In the late 1990s, the SR-71 Blackbird — the world’s fastest, highest-flying plane ever — was retired. Perhaps preemptively.
Although satellite reconnaissance has largely overtaken the role of spy planes, they are not always a perfect solution, particularly when intelligence information is needed very quickly. Satellites can take up to 24 hours to get into the correct place in their orbit, which is considerably slower than the SR-71 Blackbird, which can make LA to D.C. in just over an hour.
The other drawback to satellites is their potentially vulnerable to attack. Since they travel in relatively predictable orbits, countries hostile to a satellite can potentially track their flight path and bring them down in the event of war with the manufacturing country — a crucial vulnerability.
While Unmanned Aerial Vehicles have been used extensively for reconnaissance, they are not necessarily very fast, and unless effectively stealthy, they are very vulnerable to attack.
Never fear, Lockheed Martin’s Skunk Works has an answer — and its twice as fast as the SR-71.
While the SR-71 was a beast to prepare for launch (it required a Cape Canaveral-like countdown), the SR-72 successor will likely require considerably less pre-launch support to get it into the air.
The SR-72 program was mentioned by Orland Carvalho, the Executive Vice President of Aeronautics at Lockheed Martin during an aerospace exhibition in Fort Worth.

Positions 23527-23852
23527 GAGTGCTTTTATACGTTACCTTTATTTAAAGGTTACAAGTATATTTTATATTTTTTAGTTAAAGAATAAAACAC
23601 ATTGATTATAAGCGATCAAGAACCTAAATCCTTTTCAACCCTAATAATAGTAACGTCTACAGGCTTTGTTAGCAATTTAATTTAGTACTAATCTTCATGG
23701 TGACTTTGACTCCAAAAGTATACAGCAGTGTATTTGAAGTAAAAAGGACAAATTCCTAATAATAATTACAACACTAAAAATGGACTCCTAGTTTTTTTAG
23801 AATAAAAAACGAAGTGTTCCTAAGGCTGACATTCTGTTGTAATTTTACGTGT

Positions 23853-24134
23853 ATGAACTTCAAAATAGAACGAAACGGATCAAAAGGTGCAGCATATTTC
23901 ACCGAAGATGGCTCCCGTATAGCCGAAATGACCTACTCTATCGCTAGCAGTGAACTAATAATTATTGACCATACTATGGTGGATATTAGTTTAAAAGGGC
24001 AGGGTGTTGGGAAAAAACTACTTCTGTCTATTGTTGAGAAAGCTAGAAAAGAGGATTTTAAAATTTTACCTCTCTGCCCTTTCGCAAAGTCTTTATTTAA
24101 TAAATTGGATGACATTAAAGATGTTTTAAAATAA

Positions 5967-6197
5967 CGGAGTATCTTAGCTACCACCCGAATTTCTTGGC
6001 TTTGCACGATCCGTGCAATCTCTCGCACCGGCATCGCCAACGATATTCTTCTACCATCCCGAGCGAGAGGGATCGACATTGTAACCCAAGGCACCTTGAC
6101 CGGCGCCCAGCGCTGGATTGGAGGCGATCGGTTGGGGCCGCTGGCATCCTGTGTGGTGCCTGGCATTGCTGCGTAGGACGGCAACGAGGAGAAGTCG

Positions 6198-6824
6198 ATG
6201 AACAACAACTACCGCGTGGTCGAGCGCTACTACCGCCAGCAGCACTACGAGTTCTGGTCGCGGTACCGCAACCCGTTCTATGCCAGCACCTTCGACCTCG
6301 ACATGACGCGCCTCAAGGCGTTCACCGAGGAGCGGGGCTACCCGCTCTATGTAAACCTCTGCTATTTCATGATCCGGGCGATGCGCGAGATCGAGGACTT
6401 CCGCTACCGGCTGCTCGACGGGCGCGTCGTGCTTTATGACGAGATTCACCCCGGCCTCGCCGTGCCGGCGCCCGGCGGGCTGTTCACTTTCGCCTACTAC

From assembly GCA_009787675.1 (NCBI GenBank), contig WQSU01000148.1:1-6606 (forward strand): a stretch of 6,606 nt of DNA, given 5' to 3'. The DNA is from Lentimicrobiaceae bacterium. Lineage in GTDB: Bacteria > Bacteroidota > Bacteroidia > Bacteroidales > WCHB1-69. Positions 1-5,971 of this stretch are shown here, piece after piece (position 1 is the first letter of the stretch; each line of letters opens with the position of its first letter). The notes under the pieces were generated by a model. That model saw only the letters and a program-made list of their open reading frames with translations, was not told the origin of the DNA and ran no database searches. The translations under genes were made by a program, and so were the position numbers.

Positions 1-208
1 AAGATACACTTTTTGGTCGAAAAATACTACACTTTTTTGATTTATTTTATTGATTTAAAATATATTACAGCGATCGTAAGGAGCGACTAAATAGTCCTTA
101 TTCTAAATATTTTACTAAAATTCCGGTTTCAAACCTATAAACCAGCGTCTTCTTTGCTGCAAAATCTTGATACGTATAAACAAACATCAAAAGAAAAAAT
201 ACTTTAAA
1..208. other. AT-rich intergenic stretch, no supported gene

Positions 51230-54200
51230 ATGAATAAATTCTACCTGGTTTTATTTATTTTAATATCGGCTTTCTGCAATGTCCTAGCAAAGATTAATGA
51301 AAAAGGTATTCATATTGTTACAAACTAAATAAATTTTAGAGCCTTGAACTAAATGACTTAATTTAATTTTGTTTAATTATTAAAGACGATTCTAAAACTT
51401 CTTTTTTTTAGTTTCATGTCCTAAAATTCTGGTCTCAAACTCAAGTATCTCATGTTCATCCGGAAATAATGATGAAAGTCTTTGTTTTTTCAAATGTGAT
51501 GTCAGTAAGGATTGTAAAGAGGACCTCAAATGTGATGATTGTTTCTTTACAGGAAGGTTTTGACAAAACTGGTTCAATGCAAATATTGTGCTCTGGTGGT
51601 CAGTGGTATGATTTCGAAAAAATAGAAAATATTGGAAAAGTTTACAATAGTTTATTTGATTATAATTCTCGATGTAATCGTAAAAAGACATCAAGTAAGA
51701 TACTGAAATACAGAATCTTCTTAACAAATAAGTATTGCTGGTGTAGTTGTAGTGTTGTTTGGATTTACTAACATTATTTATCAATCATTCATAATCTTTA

“Although I can't go into specifics, let us just say the Skunk Works team in Palmdale, California, is doubling down on our commitment to speed.” He continued, saying "hypersonics is like stealth. It is a disruptive technology and will enable various platforms to operate at two to three times the speed of the Blackbird... Security classification guidance will only allow us to say the speed is greater than Mach 5.” Well within the hypersonic speed range.
Although not much is known about the Blackbird successor, Lockheed Martin press releases indicate that the airframe would use elements of both a scramjet and turbine engine to achieve Mach 5+ speeds. The SR-72 will apparently be roughly the same size as the SR-71 and could fly around sometime in the late 2020s.
If anything about the SR-71 program can be gleaned, it is that the existence of the SR-72 will likely be unacknowledged for some time after it is operational. For all we know, the SR-72 could already be in the air.
Caleb Larson is a Defense Writer with The National Interest. He holds a Master of Public Policy and covers U.S. and Russian security, European defense issues, and German politics and culture.